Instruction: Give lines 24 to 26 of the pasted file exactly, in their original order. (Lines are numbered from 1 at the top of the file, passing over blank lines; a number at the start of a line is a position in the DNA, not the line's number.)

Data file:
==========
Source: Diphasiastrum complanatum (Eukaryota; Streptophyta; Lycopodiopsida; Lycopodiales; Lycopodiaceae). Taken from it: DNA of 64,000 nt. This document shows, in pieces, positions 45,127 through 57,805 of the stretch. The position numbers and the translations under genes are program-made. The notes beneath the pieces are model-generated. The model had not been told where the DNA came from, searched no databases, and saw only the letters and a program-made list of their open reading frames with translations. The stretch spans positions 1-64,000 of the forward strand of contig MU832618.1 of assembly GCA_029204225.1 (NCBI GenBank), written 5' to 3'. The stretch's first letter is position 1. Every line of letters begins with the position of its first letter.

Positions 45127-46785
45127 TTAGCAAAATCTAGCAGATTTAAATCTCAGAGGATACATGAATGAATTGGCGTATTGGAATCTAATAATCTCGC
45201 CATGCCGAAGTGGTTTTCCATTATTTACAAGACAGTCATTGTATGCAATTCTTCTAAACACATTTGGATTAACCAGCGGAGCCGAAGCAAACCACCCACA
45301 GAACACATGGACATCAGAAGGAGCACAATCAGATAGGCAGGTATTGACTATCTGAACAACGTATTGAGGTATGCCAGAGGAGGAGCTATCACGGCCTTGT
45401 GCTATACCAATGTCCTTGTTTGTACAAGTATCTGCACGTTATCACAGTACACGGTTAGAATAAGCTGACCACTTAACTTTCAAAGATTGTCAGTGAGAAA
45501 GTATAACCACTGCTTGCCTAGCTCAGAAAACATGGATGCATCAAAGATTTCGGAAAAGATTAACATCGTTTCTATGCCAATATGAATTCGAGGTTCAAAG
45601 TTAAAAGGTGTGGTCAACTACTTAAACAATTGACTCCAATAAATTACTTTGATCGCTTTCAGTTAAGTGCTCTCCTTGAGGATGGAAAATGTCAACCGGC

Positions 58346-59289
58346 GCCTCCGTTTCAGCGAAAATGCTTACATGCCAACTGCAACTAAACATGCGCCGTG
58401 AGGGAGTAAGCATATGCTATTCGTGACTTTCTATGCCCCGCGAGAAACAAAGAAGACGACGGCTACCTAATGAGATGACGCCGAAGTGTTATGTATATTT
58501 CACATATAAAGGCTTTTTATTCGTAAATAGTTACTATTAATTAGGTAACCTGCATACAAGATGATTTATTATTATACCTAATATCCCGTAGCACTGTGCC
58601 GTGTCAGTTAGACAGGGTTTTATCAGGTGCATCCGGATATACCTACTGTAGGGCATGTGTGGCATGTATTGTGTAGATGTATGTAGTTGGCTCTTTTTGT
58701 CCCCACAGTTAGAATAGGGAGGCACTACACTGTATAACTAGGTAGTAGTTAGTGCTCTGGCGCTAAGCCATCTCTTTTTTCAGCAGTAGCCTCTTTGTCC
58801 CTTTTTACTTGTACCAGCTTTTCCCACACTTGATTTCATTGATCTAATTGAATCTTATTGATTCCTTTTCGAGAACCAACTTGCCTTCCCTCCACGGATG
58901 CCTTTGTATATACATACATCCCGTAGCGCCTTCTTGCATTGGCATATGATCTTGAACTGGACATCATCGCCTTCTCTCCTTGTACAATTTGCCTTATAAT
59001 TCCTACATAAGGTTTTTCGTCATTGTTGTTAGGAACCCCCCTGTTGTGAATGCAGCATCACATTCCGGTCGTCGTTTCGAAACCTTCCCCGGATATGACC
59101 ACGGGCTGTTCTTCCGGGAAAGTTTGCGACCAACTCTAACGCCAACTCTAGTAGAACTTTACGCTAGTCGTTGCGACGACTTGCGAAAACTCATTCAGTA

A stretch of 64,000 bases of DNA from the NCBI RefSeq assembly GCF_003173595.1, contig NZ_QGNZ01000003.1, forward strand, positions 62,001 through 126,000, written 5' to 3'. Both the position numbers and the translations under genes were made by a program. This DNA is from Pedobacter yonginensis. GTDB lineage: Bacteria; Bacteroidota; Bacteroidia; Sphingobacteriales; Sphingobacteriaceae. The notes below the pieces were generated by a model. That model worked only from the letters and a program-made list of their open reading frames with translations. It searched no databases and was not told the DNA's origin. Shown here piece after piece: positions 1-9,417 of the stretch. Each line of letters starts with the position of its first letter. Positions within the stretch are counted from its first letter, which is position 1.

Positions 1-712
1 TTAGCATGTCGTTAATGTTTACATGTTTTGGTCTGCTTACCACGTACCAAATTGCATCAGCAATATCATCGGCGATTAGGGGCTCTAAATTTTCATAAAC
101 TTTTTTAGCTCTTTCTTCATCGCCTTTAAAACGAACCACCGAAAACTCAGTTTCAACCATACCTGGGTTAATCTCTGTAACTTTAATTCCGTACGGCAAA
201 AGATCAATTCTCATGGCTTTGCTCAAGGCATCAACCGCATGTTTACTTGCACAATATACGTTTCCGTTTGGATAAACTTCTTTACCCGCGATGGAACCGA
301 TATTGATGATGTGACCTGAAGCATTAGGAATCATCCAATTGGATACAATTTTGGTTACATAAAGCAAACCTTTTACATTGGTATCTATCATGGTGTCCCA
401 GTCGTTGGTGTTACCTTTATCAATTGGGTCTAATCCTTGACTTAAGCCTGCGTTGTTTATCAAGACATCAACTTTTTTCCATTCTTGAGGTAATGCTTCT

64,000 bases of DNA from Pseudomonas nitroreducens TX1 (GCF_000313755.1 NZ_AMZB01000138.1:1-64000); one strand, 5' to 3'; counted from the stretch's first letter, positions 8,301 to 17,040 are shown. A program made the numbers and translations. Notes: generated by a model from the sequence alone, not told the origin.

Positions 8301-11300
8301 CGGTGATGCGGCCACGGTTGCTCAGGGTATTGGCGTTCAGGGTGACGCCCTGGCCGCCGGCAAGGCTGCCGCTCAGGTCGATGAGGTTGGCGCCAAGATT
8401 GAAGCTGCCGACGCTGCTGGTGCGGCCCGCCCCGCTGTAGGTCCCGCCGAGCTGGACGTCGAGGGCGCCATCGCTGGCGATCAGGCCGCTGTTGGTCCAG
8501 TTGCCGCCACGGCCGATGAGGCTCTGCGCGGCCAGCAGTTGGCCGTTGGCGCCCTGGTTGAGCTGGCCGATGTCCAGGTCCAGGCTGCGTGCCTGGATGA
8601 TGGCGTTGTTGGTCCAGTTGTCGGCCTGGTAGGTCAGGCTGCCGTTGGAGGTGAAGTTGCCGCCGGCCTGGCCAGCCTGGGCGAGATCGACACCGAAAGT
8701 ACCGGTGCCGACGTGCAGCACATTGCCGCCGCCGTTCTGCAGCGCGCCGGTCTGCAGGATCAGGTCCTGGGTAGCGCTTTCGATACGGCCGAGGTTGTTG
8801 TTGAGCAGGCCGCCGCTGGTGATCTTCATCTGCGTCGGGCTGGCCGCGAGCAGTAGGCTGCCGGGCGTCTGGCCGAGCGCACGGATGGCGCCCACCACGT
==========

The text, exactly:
301 TATTGATGATGTGACCTGAAGCATTAGGAATCATCCAATTGGATACAATTTTGGTTACATAAAGCAAACCTTTTACATTGGTATCTATCATGGTGTCCCA
401 GTCGTTGGTGTTACCTTTATCAATTGGGTCTAATCCTTGACTTAAGCCTGCGTTGTTTATCAAGACATCAACTTTTTTCCATTCTTGAGGTAATGCTTCT

64,000 bases of DNA from Pseudomonas nitroreducens TX1 (GCF_000313755.1 NZ_AMZB01000138.1:1-64000); one strand, 5' to 3'; counted from the stretch's first letter, positions 8,301 to 17,040 are shown. A program made the numbers and translations. Notes: generated by a model from the sequence alone, not told the origin.